Despite my best intentions, I confess I find it difficult to blog on the regular. As a result, when I do it’s like talking to a dear friend you haven’t seen in a few years; you want to catch them up on the news but it’s kinda hard to pick out the highlights and cram it all in to a conversation. What stops me is my inconstant collection of relevant images, I feel a post just isn’t complete with an image or two to illustrate. So, I’ve been saving up. Poor strategy, sure.

Last time we spoke, dear friend, I was Artist in Focus at Mundaring Arts Centre.  I must say it was a lovely 6 week stint; Jenny, Clare and Co made it extremely easy and fun. I had the immense pleasure and fortune of meeting re-knowned hills based artist Madeleine Clear, whose work I’ve long admired. Speaking with her and visiting her studio was seriously inspirational. The jewellery making workshops, which included four with 10 and 11 year old kids, went over brilliantly. Focusing on roll printing, simple cutting and rivetting techniques, my talented students made a raft of lovely wearables, and took home some new skills to boot. A good time was had by all…. except maybe the poor lady that took to her thumb with a hammer. Ouch.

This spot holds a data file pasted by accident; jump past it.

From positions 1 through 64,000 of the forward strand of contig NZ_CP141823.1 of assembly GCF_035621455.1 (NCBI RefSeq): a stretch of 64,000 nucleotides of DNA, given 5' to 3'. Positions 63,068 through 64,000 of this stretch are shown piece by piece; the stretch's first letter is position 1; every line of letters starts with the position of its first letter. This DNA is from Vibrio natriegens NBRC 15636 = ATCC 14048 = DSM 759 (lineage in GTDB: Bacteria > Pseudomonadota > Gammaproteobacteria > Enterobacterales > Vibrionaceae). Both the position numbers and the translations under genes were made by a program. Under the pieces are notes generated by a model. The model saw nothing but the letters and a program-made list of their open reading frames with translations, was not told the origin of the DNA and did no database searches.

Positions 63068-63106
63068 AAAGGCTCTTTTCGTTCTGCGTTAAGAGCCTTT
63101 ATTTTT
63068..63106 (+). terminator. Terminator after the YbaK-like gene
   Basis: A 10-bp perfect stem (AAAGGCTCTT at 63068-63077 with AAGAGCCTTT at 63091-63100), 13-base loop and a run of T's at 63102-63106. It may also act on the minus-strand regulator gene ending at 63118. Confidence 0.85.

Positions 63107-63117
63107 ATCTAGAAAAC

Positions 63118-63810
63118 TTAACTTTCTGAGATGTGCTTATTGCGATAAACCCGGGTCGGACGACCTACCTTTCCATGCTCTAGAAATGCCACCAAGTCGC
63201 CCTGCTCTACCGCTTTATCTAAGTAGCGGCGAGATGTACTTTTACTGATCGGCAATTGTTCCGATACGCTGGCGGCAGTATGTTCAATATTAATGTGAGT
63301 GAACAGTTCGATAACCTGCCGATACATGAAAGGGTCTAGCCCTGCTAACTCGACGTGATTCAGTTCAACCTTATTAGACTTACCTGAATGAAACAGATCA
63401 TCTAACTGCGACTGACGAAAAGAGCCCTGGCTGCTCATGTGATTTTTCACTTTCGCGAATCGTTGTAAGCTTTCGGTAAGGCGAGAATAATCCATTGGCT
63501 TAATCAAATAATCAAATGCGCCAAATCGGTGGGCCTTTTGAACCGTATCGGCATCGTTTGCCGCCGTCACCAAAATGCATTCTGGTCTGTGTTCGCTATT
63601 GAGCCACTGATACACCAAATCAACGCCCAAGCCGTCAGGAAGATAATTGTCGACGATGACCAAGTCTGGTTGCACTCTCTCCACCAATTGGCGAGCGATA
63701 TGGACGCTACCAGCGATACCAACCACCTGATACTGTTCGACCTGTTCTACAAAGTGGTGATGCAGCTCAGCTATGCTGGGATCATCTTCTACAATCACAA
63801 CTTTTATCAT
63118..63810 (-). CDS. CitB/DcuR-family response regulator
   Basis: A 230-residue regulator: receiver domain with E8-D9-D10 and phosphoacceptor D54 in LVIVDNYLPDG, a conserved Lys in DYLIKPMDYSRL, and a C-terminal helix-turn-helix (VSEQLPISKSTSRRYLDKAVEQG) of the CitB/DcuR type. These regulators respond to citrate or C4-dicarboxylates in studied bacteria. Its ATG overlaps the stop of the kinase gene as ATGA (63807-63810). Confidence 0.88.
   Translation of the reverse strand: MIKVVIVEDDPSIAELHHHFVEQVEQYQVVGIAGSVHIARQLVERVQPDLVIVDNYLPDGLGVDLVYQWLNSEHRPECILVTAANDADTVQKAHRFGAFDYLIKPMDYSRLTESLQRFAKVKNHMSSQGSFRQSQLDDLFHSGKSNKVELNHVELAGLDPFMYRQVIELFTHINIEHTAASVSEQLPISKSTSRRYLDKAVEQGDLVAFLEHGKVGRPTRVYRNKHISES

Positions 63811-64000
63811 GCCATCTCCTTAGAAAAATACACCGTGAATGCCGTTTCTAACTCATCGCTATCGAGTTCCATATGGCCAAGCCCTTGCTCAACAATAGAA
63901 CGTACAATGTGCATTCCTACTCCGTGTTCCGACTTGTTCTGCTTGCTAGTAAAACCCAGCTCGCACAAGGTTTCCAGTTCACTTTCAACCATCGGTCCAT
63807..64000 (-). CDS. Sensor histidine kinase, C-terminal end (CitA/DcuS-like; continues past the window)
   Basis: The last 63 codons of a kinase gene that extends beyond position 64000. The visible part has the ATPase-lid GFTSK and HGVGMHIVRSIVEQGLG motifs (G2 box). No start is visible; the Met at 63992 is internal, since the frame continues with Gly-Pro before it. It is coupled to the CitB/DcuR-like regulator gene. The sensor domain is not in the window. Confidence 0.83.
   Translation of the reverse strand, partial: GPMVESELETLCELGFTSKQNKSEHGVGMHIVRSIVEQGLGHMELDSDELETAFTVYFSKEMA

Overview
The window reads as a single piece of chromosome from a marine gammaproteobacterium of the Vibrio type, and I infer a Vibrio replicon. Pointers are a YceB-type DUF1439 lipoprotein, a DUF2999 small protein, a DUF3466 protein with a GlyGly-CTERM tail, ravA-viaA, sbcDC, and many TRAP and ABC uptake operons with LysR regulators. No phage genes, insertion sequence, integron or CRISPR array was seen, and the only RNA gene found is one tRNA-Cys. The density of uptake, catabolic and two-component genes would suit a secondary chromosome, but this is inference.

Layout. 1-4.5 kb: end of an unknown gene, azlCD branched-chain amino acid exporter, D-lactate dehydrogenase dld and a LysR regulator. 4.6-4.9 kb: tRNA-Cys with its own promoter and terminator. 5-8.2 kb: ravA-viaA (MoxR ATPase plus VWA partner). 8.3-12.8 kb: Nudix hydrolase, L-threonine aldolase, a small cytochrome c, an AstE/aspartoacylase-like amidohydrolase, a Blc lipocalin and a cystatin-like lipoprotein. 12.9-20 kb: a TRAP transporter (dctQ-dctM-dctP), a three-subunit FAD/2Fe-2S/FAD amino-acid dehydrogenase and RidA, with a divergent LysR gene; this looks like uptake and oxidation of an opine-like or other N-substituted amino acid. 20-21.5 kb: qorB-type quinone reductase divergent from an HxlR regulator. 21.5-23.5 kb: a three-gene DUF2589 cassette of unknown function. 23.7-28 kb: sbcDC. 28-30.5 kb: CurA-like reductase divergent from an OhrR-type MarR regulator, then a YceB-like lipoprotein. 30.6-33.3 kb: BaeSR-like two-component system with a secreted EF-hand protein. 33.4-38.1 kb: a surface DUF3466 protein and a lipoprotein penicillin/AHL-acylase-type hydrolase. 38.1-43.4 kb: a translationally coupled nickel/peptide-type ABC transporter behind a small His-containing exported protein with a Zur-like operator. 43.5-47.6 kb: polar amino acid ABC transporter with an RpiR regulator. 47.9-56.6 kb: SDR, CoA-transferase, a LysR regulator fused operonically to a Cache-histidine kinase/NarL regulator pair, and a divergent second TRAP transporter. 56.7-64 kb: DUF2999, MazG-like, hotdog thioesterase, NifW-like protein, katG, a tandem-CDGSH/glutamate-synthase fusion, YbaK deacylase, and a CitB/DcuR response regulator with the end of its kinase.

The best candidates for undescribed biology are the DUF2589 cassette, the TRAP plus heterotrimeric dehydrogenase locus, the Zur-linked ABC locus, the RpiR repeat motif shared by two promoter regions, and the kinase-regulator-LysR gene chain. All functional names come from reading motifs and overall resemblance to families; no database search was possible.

In other news; seen this month’s Country Style magazine? They’ve published a lovely article on your truly this month, I even get a mention on the cover. Bless ’em!

It’s a lovely write up; I’m tickled pink and will be posting a full PDF of the article on the website soon.

I’m also pretty happy about the new series I’m working on for an Perth Fashion Festival affiliated exhibition in September. It’s a bit of a departure from recent work; developing ideas for handcut titanium vessels for my solo show in 2015 left me with little motivation to lace cut anything in the short term. Still focused on my immediate natural environment, I have been looking at Dryandra plants. They’re a breed of particularly prickly native bush that springs up everywhere, and especially where the canopy in Jarrah forrests has been eroded by things like felling and climate change and the other bad things we’re responsible for. As a friend described it, it’s like natures scarring. It feels to me, walking through our property, like a silent reproach.

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